One possibility is that the water wound up in the polar ice caps, both of which are now known to contain frozen water in addition to frozen carbon dioxide, or "dry ice". "There's a lot of water in there, more than was previously thought," Ebel says. Scientists are trying to model the Martian atmosphere, to determine how carbon dioxide and water move around the surface of Mars and, by working backward in time, where it came from and went. But the orbit of Mars is far more eccentric than Earth's, thanks to the gravitational influence of Jupiter. As a result, Ebel explains, "Figuring out which part of the planet was cooler and which warmer, and when in history, is a challenging puzzle."

There's also a strong possibility that water, frozen or liquid, may still exist beneath the surface of Mars. (The Martian climate is too cold for liquid water to exist aboveground.) The European Space Agency's Mars Express orbiter is equipped with ground-penetrating radar, which can detect signs of frozen water beneath the rocky Martian surface — if it's there to be found.

The existence of both volcanic activity and water on Mars raise the tantalizing possibility that the planet might have harbored life at one time in its history. "Water and heat are two very important ingredients for life," Ebel says. If life did exist on Mars, he adds, it likely thrived deep underground, protected from the freezing temperatures and deadly rain of cosmic particles aboveground. (Microbes-and those are the only fossilized life-forms scientists would expect to find on Mars-are known to live deep below Earth's surface.) Alas, fossil-hunting is not something the Spirit and Opportunity rovers are designed to do; the first astrobiology experiments won't arrive on Mars until sometime in 2010.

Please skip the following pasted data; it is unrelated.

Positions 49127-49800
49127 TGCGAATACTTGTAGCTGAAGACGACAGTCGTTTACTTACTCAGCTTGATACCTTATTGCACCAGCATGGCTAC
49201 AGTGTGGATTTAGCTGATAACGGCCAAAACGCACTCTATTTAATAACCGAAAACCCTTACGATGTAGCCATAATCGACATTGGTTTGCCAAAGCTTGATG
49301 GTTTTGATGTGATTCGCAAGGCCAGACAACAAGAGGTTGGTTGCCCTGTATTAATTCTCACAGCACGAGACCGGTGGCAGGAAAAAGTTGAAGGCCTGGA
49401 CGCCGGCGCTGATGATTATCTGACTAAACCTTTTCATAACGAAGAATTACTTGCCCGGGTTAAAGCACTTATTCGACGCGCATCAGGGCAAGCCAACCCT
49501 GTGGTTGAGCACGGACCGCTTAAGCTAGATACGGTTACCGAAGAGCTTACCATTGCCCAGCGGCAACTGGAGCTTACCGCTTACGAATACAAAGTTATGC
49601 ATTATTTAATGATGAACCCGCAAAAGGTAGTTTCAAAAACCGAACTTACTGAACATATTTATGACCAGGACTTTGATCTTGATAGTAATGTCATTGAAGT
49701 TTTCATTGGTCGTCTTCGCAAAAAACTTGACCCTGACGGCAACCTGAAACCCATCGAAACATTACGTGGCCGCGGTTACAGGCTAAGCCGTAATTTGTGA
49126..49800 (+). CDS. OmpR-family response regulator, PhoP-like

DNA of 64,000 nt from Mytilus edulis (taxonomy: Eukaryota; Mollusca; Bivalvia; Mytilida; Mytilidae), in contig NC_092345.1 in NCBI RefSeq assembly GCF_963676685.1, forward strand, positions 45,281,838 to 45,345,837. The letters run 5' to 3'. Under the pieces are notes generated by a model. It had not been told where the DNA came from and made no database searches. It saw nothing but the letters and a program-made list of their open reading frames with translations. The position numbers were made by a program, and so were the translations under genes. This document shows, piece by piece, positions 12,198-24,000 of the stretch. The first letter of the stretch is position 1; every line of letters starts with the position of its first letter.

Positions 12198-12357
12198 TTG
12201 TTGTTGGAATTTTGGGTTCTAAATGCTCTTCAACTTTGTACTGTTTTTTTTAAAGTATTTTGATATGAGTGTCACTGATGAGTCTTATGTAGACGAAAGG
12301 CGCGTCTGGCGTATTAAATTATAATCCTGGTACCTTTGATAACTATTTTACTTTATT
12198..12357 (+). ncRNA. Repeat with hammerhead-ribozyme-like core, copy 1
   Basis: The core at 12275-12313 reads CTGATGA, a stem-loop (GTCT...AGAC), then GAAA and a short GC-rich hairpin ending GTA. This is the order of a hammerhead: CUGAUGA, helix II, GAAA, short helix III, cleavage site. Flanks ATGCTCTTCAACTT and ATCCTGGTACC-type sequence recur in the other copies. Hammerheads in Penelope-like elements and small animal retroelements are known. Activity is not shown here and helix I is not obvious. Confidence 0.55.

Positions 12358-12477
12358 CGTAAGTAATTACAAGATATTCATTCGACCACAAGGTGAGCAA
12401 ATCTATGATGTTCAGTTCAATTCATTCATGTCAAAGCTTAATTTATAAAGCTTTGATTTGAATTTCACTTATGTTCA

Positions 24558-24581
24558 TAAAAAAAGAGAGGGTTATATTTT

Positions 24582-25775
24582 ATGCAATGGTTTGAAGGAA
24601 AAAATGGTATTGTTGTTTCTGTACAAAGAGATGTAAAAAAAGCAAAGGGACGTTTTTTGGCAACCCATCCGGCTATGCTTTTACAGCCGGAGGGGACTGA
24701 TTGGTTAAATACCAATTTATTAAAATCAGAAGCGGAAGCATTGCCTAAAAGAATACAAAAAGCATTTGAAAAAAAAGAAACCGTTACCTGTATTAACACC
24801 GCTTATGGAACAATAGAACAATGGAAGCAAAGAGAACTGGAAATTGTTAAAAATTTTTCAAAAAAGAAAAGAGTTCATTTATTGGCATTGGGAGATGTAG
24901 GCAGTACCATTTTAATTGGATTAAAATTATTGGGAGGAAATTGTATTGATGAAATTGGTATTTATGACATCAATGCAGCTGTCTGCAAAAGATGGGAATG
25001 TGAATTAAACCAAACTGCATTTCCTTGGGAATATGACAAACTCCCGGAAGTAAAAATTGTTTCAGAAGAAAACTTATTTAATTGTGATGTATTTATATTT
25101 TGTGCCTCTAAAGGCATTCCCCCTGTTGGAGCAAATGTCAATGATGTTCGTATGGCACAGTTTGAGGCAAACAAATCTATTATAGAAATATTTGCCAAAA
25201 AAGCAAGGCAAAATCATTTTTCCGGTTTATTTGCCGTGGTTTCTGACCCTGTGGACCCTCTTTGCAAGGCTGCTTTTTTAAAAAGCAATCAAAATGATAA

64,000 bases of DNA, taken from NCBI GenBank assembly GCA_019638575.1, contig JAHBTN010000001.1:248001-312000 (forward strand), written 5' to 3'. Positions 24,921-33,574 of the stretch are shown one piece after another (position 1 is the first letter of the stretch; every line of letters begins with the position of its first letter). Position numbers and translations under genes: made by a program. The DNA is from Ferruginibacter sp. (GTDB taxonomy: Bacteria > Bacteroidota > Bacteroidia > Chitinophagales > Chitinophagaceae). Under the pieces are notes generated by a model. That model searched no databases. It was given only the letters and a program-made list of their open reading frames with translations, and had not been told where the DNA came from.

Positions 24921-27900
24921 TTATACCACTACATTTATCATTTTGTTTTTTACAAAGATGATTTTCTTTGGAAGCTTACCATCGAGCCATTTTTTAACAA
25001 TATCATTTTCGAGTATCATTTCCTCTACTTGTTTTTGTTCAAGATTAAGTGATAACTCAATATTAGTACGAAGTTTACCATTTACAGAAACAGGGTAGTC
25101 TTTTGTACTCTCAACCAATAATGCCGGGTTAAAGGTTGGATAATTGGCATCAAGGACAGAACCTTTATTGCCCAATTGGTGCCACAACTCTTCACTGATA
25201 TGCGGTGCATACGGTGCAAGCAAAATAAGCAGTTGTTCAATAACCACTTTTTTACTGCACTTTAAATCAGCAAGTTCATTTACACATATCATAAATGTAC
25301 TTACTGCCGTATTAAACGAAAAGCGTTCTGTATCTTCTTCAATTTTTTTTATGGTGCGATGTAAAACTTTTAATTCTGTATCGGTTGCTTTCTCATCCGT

Even if Mars did harbor microbial life, Ebel says, it almost certainly didn't have enough of it for a long enough period of time to alter the planet's climate. On Earth, the emergence of photosynthetic, oxygen-producing microbes-organisms that could use sunlight to convert carbon dioxide into carbohydrates and oxygen-dramatically altered the early atmosphere. The rise of oxygen, between 2.4 billion and 2.2 billion years ago, in turn made possible the eventual evolution of more complex forms of life, including humans. In contrast, the Martian atmosphere today-what little of it remains-is still mostly carbon dioxide, as it likely was from the outset.

Many physical factors kept Mars from developing into the planet that Earth is today. But might Earth one day come to resemble Mars? "A lot would have to happen between now and then," Ebel says. First, Earth would have to cool considerably; its convective core would then stop churning. Its magnetic field would also fade, making the surface vulnerable to both the solar wind, which would eventually strip away the atmosphere, and cosmic rays, which would effectively sterilize the planet. "But don't worry," Ebel adds, "that future is still billions of years away. By then, who knows? Maybe humans will have colonized some other corner of the cosmos-maybe a quiet little planet, maybe someplace like Mars."